A drop in voter turnout and a stronger showing by an opposition group did not keep United Federation of Teachers President Michael Mulgrew from cruising to a second full term as union president today.
Mulgrew was reelected with 84 percent of the vote over Julie Cavanagh, a candidate from an opposition group within the union. According to the union, he received 34,919 votes out of 41,681 that the American Arbitration Association counted today, with about 3 percent of ballots remaining to be tallied.
In 2010, Mulgrew won his first full term by an even larger margin: 91 percent.
“I’m honored that thousands of UFT members have supported my reelection,” Mulgrew said in a statement. “I look forward to working with them for the next three years as we continue to fight for the best for our students, their families, and our schools.”
UFT spokesman Peter Kadushin said the union was still waiting to receive the final vote tally, which will be released Friday. But unofficial reports shared by members of the Movement of Rank-and-File Educators, Cavanagh’s group, suggest that the opposition caucus had a strong showing among high school teachers, historically the most radical within the union.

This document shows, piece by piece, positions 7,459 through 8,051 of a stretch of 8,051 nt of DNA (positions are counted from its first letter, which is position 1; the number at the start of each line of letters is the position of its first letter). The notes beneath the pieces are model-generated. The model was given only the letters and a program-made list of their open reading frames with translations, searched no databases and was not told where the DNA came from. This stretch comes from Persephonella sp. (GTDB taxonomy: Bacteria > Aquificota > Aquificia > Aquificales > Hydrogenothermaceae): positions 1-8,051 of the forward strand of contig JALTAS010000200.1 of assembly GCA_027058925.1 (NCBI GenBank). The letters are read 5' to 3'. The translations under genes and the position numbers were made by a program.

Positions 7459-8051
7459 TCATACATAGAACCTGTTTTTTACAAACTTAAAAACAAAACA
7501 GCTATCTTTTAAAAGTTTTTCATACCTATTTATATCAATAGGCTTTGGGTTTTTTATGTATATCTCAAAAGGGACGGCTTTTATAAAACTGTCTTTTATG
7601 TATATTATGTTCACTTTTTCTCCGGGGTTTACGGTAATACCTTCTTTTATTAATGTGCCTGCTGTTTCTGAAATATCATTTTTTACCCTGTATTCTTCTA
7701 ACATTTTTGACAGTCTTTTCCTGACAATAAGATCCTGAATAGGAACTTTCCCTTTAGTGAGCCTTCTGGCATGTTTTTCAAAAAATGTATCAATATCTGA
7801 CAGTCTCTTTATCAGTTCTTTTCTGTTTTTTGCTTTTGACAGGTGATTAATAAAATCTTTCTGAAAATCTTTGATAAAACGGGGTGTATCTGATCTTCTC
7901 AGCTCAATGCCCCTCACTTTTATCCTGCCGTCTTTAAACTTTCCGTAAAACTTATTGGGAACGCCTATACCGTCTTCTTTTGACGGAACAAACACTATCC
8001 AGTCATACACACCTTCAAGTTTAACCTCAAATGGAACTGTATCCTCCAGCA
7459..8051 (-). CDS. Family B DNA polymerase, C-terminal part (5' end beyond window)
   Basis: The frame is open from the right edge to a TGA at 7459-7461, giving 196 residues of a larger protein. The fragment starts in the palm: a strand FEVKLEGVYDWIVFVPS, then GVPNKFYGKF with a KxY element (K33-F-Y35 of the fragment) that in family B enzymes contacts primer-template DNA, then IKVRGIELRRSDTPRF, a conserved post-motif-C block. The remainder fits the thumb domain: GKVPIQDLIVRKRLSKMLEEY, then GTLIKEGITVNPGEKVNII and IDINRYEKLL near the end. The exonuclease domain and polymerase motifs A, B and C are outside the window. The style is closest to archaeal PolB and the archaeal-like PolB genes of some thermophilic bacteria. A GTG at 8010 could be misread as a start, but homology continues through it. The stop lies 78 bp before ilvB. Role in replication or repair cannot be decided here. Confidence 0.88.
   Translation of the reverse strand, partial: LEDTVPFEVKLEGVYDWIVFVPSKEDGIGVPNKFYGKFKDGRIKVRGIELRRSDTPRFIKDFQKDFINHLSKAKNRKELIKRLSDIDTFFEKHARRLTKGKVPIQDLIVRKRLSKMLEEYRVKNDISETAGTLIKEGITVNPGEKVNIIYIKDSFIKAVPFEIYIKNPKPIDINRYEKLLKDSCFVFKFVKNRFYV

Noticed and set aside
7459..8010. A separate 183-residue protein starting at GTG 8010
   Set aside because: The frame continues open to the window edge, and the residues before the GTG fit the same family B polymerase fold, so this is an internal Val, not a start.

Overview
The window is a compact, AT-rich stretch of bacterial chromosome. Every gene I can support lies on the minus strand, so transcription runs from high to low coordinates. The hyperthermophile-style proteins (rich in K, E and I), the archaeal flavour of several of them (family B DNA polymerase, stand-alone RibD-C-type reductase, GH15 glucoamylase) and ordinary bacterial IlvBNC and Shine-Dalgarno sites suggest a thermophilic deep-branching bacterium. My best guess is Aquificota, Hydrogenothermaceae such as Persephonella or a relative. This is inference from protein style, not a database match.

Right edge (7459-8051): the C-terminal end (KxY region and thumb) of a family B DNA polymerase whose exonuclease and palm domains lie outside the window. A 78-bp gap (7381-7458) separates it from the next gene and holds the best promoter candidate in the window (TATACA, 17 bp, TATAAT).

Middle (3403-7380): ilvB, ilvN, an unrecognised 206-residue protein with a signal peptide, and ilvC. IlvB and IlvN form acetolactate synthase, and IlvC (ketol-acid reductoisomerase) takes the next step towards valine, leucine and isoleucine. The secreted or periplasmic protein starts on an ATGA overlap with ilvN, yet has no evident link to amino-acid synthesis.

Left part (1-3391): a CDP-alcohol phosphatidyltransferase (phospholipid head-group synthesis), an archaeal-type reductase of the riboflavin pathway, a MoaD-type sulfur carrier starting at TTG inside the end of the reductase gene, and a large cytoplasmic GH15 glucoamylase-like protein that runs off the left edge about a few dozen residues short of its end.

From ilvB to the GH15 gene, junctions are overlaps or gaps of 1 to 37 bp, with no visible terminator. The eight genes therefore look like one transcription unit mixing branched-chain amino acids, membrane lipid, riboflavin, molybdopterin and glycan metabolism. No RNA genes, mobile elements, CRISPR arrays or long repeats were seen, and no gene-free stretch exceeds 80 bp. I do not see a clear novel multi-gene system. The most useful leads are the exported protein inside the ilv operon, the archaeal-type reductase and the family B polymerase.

“We don’t feel like we have a right to be arrogant, given the numbers,” Norm Scott, a longtime union activist and founding MORE member, said while making a toast at a party in Midtown after the ballot count ended. “But we do feel like we have a reason to be optimistic.”
Cavanagh said the diminished voter turnout was reason enough to continue to press for changes within the union.
“It’s really important to me that members are active and engaged,” she said. “The voter turnout shows that members are disillusioned and disenfranchised. … That’s something that has to change.”